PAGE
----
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Musculoskeletal pain is one of the most common reasons adults visit their primary care physician, an office encounter that typically starts with a discussion of the patient’s symptoms and physical function, continues with advice from the physician to lose weight and engage in rehabilitation exercises, and concludes with a prescription, initially for acetaminophen or a nonsteroidal anti-inflammatory medicine but often escalating to muscle relaxants and opiates. For many patients, an ongoing cycle of physician and physical therapy visits, pill bottles, and discomfort result, without ever settling on a plan that effectively manages their pain.
In this issue of JAMA Internal Medicine, Bair and colleagues1 present their findings from a randomized clinical trial in Veterans Affairs hospitals that tested a stepped-care approach to treat musculoskeletal pain, including an analgesic treatment algorithm, self-management strategies, and cognitive behavioral therapy, all led by nurse case managers. Although this intervention may not be entirely generalizable, much can be learned from their approach. Several aspects can be integrated into any primary care practice, including the deliberate analgesic treatment algorithm that requires patients to try several different types of medication therapy before using opiates, the use of nurses rather than physicians to direct and advance treatment, and the importance of treating accompanying mental health symptoms, such as depression, all of which can improve musculoskeletal pain management in primary care.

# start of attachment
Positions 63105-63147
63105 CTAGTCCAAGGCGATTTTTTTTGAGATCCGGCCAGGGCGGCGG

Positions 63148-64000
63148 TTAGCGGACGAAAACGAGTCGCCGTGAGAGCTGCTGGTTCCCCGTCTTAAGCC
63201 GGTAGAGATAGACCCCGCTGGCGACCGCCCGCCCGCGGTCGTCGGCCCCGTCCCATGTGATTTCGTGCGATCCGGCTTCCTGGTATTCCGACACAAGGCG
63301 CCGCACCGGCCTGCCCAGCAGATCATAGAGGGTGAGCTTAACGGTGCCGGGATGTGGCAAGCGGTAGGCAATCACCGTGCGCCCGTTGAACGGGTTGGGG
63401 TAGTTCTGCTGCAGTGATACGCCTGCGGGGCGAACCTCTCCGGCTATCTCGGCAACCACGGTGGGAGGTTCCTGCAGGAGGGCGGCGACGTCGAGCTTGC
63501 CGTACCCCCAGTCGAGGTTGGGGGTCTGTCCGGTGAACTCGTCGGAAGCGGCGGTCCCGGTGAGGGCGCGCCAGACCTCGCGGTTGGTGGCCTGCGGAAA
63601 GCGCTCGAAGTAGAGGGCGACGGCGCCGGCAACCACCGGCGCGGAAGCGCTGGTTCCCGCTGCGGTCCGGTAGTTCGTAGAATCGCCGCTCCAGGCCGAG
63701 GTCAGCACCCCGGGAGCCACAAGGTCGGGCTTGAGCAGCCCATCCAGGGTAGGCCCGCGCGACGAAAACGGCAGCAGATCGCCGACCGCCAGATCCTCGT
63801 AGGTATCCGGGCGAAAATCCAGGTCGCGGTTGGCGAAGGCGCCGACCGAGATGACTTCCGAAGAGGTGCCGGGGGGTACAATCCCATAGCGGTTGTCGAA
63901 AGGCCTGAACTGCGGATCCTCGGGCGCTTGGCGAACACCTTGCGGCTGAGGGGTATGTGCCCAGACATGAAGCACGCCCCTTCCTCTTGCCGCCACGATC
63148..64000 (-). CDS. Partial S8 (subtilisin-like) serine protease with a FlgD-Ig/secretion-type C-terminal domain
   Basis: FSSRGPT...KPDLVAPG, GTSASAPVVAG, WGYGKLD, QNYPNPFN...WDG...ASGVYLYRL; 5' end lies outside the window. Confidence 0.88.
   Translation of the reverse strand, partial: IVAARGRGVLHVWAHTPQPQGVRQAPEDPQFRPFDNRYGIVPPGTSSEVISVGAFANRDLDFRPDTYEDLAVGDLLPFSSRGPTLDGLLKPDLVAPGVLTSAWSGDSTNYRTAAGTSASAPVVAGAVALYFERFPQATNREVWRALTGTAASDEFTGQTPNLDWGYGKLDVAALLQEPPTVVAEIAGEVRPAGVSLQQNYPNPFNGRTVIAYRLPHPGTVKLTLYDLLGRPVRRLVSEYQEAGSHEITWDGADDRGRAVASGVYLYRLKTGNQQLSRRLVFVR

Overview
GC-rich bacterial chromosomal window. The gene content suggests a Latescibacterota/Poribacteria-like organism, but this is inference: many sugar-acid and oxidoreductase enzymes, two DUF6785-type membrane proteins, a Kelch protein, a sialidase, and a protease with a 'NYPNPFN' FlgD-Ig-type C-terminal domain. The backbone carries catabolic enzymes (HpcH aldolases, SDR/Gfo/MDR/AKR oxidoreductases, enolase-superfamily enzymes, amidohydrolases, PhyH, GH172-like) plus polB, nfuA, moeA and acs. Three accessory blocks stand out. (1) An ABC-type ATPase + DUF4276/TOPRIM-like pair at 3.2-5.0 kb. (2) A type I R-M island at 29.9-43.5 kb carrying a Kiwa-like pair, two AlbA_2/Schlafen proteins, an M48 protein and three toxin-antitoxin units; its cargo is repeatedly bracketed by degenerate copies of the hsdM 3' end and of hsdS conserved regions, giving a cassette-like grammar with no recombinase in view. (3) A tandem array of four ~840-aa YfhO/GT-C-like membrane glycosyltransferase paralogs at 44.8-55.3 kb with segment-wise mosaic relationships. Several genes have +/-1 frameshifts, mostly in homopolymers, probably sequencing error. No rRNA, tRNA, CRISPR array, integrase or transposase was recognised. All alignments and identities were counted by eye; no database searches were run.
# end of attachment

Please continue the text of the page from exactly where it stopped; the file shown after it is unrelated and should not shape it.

Conflict of Interest Disclosures: None reported.
Ross JS. A Better Pain Plan. JAMA Intern Med. 2015;175(5):690. doi:10.1001/jamainternmed.2015.102
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